Improved method to observe cell structures involved in biofilm reveals how bacteria cling to surfaces, leading to major infrastructure, health problems
A study led by scientists at Indiana University reports a new method to determine how bacteria sense contact with surfaces, an action that triggers the formation of biofilms—multicellular structures that cause major health issues in people and threaten critical infrastructure, such as water and sewer systems.
It's estimated that biofilms contribute to about 65 percent of human infections and cause billions in medical costs each year. They infamously played a role in unsafe coliform levels in the water supply of 21 million Americans in the early 1990s and, more recently, likely played a role in several outbreaks of Legionnaire's disease in Flint, Michigan. They also regularly contribute to global cholera outbreaks.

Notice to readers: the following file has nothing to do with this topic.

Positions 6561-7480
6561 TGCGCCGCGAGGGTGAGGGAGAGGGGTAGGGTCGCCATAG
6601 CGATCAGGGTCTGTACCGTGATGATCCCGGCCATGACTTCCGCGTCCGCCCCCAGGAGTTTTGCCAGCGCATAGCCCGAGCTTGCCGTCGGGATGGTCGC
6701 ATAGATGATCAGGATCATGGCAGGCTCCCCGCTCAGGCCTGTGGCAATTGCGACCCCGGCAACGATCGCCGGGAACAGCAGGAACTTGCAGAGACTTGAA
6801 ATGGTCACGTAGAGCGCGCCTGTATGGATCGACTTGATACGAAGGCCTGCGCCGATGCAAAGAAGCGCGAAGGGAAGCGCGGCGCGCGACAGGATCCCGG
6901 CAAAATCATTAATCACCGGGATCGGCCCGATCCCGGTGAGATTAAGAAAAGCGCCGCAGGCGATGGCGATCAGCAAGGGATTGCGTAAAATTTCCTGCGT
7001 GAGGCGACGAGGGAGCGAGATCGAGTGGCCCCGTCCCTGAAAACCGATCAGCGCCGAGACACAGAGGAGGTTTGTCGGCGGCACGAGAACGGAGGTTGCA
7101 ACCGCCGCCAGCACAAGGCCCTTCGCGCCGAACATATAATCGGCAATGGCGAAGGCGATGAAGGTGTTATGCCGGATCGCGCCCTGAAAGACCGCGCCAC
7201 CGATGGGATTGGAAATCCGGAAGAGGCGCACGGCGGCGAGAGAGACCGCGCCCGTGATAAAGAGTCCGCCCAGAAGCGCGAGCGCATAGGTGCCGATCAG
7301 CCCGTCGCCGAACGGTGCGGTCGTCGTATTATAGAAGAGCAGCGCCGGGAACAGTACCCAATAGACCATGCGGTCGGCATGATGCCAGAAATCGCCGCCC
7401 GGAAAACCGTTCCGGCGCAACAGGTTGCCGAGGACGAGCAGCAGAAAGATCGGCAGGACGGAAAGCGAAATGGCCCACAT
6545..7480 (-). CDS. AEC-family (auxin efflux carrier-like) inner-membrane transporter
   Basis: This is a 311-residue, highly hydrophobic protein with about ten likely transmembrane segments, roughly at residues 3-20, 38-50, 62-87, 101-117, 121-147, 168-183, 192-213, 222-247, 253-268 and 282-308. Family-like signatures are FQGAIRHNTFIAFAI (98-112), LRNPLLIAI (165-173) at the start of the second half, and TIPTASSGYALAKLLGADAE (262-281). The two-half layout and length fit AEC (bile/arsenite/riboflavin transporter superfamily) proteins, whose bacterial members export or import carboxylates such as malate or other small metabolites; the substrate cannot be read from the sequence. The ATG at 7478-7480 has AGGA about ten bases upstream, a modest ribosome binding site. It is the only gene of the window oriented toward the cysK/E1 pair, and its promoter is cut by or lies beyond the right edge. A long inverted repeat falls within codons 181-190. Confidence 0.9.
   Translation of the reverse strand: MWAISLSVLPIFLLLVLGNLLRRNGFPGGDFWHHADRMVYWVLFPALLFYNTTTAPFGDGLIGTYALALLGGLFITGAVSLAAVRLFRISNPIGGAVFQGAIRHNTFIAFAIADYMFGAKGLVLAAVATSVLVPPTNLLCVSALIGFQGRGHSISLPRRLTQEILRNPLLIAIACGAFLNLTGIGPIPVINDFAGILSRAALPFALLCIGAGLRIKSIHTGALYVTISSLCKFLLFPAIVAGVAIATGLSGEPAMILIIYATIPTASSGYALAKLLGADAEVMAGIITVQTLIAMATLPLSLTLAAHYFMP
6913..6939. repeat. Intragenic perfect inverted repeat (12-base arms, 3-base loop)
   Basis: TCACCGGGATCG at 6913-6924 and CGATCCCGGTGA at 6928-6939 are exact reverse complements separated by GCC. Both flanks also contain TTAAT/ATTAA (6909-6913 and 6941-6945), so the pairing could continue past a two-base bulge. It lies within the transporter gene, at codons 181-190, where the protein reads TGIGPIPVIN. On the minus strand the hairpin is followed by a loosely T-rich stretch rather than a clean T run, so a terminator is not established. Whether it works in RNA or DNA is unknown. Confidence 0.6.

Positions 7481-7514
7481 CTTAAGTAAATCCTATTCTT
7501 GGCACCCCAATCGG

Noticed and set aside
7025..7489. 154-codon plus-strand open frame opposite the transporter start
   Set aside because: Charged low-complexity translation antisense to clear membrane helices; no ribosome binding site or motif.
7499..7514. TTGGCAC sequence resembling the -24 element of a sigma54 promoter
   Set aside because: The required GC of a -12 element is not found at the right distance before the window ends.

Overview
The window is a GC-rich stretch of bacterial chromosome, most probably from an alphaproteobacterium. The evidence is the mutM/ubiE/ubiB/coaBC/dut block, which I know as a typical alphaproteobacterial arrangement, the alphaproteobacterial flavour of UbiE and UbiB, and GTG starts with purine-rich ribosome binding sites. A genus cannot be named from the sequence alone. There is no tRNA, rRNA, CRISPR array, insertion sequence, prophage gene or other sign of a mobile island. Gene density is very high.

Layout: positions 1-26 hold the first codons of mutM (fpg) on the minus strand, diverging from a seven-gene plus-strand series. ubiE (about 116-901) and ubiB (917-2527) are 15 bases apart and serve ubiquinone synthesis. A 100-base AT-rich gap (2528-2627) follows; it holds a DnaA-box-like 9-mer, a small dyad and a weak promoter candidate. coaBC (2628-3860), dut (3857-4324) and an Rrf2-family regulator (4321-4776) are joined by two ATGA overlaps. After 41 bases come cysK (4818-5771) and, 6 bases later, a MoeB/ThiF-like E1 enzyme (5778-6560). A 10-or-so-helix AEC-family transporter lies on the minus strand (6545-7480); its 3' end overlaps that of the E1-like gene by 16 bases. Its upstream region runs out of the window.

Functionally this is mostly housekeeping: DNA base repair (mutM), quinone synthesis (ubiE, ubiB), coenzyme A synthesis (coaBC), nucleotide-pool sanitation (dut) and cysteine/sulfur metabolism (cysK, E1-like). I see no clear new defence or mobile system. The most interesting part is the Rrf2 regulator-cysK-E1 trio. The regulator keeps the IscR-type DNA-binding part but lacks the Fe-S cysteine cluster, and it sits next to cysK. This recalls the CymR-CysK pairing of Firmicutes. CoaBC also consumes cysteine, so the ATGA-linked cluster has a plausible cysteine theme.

Biofilms cause serious damage in industry, including clogging water filtration systems or slowing down cargo ships by "biofouling" the vehicles' hulls, costing an estimated $200 billion per year in the U.S. alone. There are also beneficial biofilms, such as those that aid digestion or help break down organic matter in the environment.
The researchers, led by IU Distinguished Professor of Biology Yves Brun, discovered the way bacteria detect and cling to surfaces. The researchers also discovered a method to trick bacteria into thinking they are sensing a surface.
The team showed that bacteria use ultra-thin hair-like appendages called pili that extend from the cell and retract dynamically to feel and stick to surfaces and ultimately produce biofilms. The pili stop moving after sensing a surface, after which the bacteria start producing an extremely sticky substance, or "bioadhesive," that drives attachment to surfaces and biofilm formation.